Alan Chambers Could Not Pray Away the Gay

Alan Chambers

Alan Chambers, the president of a prominent U.S Christian Group, Exodus International, announced that the organization is shutting down after more than three decades of trying to cure homosexuality. Quitters!

Florida-based Exodus International announced that it will be closing its doors on Thursday and beginning a new ministry that would work with other churches to create “safe, welcoming and mutually transforming communities.” The organization’s president, Alan Chambers, also apologized for the years of pain caused to the LGBT community.

“Exodus is an institution in the conservative Christian world, but we’ve ceased to be a living, breathing organism,” said Alan Chambers, president of Exodus. “For quite some time we’ve been imprisoned in a worldview that’s neither honoring toward our fellow human beings, nor biblical.”

He went on to apologize directly to gay, lesbian, bisexual and transgender people saying he was “sorry we promoted sexual orientation change efforts and reparative theories about sexual orientation that stigmatized patients”.

“I am sorry that there were times I didn’t stand up to people publicly ‘on my side’ who called you names like sodomite – or worse… I am sorry that I have communicated that you and your families are less than me and mine.”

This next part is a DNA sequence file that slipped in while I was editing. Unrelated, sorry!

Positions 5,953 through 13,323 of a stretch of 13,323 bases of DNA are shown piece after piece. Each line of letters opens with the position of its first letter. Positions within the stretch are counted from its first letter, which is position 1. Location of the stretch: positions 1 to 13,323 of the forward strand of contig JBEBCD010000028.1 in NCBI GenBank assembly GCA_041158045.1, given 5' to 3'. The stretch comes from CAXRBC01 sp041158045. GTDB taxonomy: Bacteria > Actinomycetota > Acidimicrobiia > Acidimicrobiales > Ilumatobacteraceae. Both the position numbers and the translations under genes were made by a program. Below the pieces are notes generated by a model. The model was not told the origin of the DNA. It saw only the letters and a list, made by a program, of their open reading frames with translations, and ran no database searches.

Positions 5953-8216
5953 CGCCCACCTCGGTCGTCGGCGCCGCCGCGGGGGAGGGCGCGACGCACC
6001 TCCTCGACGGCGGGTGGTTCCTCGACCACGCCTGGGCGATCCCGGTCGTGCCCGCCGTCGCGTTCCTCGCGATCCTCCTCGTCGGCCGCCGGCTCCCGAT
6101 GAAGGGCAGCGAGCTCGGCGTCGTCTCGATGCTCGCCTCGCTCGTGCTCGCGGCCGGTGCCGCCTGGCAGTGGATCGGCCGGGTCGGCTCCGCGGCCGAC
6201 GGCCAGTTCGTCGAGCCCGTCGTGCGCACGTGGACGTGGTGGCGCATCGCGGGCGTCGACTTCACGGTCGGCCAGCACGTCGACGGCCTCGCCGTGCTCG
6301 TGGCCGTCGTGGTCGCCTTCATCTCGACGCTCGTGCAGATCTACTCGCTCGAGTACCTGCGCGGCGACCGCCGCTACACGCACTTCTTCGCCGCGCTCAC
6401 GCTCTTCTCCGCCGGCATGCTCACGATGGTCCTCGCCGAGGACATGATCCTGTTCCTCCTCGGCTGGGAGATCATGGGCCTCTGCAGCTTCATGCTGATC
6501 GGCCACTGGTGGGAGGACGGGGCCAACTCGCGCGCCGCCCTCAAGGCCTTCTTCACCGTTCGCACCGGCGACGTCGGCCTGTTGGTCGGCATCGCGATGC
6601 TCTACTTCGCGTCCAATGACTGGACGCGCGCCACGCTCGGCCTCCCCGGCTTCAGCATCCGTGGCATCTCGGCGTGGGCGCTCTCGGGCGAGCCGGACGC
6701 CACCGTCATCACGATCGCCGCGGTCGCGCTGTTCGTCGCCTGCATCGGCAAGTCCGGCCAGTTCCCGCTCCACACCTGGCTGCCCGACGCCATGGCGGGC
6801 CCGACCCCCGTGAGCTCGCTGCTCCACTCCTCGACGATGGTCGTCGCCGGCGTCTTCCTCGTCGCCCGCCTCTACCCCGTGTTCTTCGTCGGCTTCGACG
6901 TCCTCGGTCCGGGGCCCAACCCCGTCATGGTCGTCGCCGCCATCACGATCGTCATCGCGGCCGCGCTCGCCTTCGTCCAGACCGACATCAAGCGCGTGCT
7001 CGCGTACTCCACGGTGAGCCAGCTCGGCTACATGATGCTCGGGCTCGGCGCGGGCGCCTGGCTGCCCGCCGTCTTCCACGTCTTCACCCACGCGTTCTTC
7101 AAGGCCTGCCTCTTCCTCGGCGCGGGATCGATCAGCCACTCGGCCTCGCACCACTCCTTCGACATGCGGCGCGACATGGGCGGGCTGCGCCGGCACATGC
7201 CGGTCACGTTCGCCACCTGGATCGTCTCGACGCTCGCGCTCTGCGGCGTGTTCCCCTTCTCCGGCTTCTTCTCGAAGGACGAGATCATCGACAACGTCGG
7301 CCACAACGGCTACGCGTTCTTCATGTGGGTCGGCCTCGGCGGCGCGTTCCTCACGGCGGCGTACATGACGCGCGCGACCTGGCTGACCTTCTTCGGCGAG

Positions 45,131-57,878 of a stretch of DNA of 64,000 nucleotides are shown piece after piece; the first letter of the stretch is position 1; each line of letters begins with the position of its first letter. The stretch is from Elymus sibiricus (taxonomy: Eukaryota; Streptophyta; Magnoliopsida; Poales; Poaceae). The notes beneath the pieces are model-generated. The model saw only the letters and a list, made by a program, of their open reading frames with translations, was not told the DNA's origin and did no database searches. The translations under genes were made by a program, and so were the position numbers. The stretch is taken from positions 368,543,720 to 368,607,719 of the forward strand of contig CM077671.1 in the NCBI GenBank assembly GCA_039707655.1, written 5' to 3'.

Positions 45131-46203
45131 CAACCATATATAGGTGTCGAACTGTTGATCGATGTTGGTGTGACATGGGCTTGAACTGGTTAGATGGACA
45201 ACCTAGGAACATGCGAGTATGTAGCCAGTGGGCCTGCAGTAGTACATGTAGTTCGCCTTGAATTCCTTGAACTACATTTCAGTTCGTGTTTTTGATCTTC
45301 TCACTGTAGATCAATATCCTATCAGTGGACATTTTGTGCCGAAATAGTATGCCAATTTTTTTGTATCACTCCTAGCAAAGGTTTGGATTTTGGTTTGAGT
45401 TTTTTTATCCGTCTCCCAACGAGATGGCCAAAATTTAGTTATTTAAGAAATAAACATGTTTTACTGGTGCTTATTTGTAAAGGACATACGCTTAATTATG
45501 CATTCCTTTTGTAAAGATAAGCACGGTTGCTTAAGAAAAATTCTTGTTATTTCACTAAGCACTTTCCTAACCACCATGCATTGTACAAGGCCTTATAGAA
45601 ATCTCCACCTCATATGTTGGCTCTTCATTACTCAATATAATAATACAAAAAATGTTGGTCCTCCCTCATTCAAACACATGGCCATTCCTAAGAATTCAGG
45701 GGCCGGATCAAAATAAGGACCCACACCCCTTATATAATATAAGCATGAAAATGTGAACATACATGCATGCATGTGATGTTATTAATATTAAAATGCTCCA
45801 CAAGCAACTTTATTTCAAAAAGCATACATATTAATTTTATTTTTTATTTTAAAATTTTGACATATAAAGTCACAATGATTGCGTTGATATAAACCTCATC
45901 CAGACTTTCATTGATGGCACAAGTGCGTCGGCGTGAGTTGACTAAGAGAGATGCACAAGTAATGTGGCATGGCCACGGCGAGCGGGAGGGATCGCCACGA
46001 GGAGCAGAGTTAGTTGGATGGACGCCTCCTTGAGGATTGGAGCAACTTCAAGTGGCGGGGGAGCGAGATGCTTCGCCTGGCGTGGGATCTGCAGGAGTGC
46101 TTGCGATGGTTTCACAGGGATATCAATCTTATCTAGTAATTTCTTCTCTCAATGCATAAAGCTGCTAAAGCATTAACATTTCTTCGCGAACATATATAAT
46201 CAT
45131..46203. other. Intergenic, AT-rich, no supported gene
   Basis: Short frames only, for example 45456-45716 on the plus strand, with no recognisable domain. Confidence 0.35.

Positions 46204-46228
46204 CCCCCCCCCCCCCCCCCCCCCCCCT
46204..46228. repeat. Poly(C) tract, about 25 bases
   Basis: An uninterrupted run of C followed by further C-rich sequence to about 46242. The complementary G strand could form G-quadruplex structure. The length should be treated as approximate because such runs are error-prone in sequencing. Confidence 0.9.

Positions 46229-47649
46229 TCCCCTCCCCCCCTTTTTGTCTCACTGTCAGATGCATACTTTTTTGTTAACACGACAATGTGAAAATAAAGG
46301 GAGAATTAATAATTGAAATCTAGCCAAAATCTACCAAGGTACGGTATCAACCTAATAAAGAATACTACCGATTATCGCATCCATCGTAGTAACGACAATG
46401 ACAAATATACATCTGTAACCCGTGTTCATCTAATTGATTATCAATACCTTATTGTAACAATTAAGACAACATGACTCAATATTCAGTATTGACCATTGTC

Weirdly enough, Chambers says he still believes homosexuality is a sin and he cannot apologize for his “deeply held biblical beliefs about the boundaries [he sees] in scripture surrounding sex.”

But in a sexy twist, Chamber also revealed that he himself is still gay. Chambers had always presented himself as a success case for Exodus’ methods. He claimed he left the gay life in his teens and is now married with two adopted children (of course they’re adopted… ). But now Chamber admits that throughout his life he has struggled to hide his “ongoing same-sex attractions.” So much for praying away the gay!

“I was afraid to share them as readily and easily as I do today,” he wrote. “They brought me tremendous shame and I hid them in the hopes they would go away. Looking back, it seems so odd that I thought I could do something to make them stop. Today, however, I accept these feelings as parts of my life that will likely always be there. The days of feeling shame over being human in that way are long over, and I feel free simply accepting myself as my wife and family does. As my friends do. As God does.”

The apology coincides with California’s battle to ban “conversion therapy” of gay people. In October of 2012, California Gov. Jerry Brown signed a bill into law banning gay “conversion” therapy for minors – but the law in still in appeals and only applies to licensed therapists, not ministers.

Via: USA Today 

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